Friday, December 2, 2016

In the Heat of It

It is really true that you take stuff for granted until it’s gone. As Thanksgiving was drawing to a close, the heat stopped working on half of our house. And the half that was now heatless included the kitchen, the room where my computer is, the room with all my yarn, another bedroom, the dining room and half the living room.

While it’s true that since I’m in Southern California I didn’t have to worry about really freezing to death, it still felt plenty cold on that side of the house. I took to wearing a jacket and a scarf when I wanted to work on my computer. The angle of the sun is so low at this time of year and it out for such a short time that it didn’t heat things up much during the day.

Friday morning, I discovered that the heating and air conditioning people I use took Black Friday off. It began to look like a long cold weekend complete with rain and a cold blast coming down from Alaska.

Lucky for me, Costco had a Dyson heater (it also cools) on sale. I brought it home and set it up in a place that sent heat to several rooms. It didn’t make them really warm, but it did take the icy edge off.

The repair man came on Monday afternoon. Vision of being toasty any minute danced in my head. Well, that is until he told me the igniter on the heater was broken (basically an electronic pilot light) and he didn’t have the part and it would have to be ordered. He wasn’t too optimistic about when the part would arrive either.

In the whole scheme of things waiting a few more days wasn’t the end of the world. Though I admit to not spending much time on my computer and I was pretty bundled up over my morning coffee. But then I got the call that he’d be coming on Thursday with the part.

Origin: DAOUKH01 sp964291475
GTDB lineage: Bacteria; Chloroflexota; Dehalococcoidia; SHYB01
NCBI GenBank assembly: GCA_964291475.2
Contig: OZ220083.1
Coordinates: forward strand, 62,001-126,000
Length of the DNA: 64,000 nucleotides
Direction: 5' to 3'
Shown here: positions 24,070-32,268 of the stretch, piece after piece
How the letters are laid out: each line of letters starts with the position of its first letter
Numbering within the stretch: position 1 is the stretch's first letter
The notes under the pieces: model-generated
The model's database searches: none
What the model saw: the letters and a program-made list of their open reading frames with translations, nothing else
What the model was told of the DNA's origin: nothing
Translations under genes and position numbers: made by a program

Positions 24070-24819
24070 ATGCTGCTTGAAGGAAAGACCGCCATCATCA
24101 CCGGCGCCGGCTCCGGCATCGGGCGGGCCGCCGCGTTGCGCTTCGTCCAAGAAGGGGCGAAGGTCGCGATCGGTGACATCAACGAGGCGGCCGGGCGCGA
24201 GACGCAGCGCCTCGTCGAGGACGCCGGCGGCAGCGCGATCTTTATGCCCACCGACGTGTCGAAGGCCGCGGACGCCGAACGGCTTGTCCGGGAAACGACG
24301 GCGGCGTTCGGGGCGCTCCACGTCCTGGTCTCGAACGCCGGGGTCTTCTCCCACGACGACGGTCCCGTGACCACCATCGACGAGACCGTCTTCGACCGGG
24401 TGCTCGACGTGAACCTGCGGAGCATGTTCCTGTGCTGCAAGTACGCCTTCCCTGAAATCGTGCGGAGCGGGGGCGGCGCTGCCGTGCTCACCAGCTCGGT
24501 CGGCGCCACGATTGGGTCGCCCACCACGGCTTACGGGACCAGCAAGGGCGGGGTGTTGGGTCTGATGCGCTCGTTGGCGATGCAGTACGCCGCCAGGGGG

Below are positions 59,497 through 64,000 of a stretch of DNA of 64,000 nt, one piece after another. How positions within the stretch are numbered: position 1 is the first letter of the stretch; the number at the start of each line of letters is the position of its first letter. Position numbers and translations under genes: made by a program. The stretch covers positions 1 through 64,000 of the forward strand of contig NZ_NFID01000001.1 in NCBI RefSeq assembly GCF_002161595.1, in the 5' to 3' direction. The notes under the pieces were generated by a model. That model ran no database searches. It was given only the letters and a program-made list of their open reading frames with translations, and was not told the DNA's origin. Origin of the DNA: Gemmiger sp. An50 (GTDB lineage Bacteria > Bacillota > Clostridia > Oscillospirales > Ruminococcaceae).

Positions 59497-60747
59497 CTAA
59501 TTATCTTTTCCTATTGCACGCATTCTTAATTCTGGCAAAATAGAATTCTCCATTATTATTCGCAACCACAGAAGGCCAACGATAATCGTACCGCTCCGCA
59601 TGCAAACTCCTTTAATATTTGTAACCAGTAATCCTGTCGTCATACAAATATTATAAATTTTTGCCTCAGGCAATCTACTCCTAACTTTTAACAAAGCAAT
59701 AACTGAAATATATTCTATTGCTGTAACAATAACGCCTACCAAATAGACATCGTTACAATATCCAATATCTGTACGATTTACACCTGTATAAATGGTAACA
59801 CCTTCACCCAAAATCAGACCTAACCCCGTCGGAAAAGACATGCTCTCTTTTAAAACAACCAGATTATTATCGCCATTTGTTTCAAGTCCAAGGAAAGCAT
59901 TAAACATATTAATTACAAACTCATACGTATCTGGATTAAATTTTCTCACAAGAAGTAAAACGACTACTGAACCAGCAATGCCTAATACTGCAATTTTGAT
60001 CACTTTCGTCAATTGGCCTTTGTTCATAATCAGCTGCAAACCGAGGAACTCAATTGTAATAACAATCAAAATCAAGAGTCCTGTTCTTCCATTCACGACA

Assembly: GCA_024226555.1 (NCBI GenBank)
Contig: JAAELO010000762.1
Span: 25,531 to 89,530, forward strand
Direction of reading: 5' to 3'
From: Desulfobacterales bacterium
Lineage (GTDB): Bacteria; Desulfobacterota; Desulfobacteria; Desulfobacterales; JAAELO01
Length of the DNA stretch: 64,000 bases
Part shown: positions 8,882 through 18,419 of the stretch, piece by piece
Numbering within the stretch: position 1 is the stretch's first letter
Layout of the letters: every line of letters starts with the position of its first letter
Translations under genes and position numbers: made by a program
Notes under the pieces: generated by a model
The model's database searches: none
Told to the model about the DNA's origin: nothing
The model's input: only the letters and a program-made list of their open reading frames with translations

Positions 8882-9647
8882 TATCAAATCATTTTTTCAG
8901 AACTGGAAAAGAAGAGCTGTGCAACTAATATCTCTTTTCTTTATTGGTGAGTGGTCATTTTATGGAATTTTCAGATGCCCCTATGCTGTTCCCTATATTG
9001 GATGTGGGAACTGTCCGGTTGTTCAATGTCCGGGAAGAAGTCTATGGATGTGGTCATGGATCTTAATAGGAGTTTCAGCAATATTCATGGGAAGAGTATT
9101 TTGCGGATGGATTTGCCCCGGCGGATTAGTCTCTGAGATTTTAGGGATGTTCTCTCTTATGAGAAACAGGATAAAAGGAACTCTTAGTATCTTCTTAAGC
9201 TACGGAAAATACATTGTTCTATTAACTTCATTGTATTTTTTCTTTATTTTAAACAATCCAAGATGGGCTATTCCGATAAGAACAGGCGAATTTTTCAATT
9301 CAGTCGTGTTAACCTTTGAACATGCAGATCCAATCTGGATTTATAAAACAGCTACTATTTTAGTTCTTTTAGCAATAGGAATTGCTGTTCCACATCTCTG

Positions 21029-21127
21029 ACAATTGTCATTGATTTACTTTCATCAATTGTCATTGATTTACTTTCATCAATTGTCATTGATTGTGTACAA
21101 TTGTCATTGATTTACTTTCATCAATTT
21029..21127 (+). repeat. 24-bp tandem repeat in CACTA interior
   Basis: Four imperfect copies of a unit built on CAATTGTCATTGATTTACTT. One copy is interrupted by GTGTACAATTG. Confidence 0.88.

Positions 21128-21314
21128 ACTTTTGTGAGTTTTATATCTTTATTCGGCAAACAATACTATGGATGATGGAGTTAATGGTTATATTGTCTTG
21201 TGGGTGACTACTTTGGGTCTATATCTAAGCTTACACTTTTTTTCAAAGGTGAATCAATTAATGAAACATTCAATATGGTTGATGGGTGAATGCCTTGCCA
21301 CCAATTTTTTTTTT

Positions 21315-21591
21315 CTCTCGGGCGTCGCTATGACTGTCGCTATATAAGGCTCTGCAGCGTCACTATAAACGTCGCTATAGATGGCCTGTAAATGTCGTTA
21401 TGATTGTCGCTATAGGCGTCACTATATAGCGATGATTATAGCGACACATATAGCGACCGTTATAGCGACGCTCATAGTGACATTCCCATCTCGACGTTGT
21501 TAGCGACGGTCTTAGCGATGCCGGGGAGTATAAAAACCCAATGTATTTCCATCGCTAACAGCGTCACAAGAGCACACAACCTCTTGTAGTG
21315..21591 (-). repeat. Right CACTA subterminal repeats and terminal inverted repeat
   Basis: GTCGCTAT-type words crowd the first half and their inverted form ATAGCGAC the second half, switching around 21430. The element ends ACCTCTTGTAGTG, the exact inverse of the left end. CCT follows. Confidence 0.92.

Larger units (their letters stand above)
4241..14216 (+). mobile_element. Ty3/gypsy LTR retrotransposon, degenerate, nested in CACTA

Thursday visions of heat began to dance in my head again as I waited for his arrival. I was giving a window of time from noon to four. The hours went by and the afternoon began to fade and he hadn’t shown. Already I was preparing for another night of chill, figuring he’d gotten stuck on a call and wasn’t going to get here. At a little before four the company called to explain the technician was on a call in Westwood, which isn’t that far in distance, but time wise this close to rush hour was a long trip. I wondered if he would really come to my place next or would it get to be so late that I’d get another call saying he’d have to come in the morning.

I began to turn on lights and evening had definitely arrived. And then a ring of the doorbell. He was standing outside with his ladder at the ready. He showed me the new igniter which looked pretty small and not complicated considering the price. Then he went to install it. I smelled the heat before I felt it wrap me in its wonderful warmth. I let out a big ah, thinking of not having to wear layers of sweaters and vests while I watched TV. We discussed filters, I paid him and he left.

The heat was waiting for me when I came into the room with my computer. So nice to sit down and not shiver. Yes, sad but true it takes being without something to truly appreciate it. But never again. Heat now has a permanent place my daily gratitude list.

Thursday, December 1, 2016

History can be murder!

Please welcome Barb Schlichting to Killer Hobbies today.  Barb is an avid history buff who collects pictures of... Well I'll let her tell you.
 
 
I grew up in Minneapolis, MN and graduated from Theodore Roosevelt High School in 1970.  My dad had also graduated from Roosevelt.  My grade school was Julia Ward Howe, and she wrote, “The Battle Hymn of the Republic”.  She also was an abolitionist and a suffragist.  My junior high school, was Maria Sanford.  She was an educator.  I’m not sure if these historical icons played a part in my interest in American history, but I sure grew to love it.

First Lady Jacqueline Kennedy was so elegant and soft spoken.  Her voice was like a whisper and she’d always outshine her husband even though, I liked him.  Every First Lady since Mrs. Kennedy, I’ve been interested in.

I could never imagine what it’d be like to live in the White House.  I loved it when Barbara Bush went sliding with her grandchildren, which me hope that my grandkids would love me just as much.  Laura Bush was so serene and a librarian, to boot!  I already loved books.  I grew up on Nancy Drew and Maude Hart Lovelace.

My love and interest in the First Ladies just kept growing.  Mrs. Obama was a great ambassador for good nutrition.  As an educator, I see firsthand how the lunch programs have become healthier because of her efforts.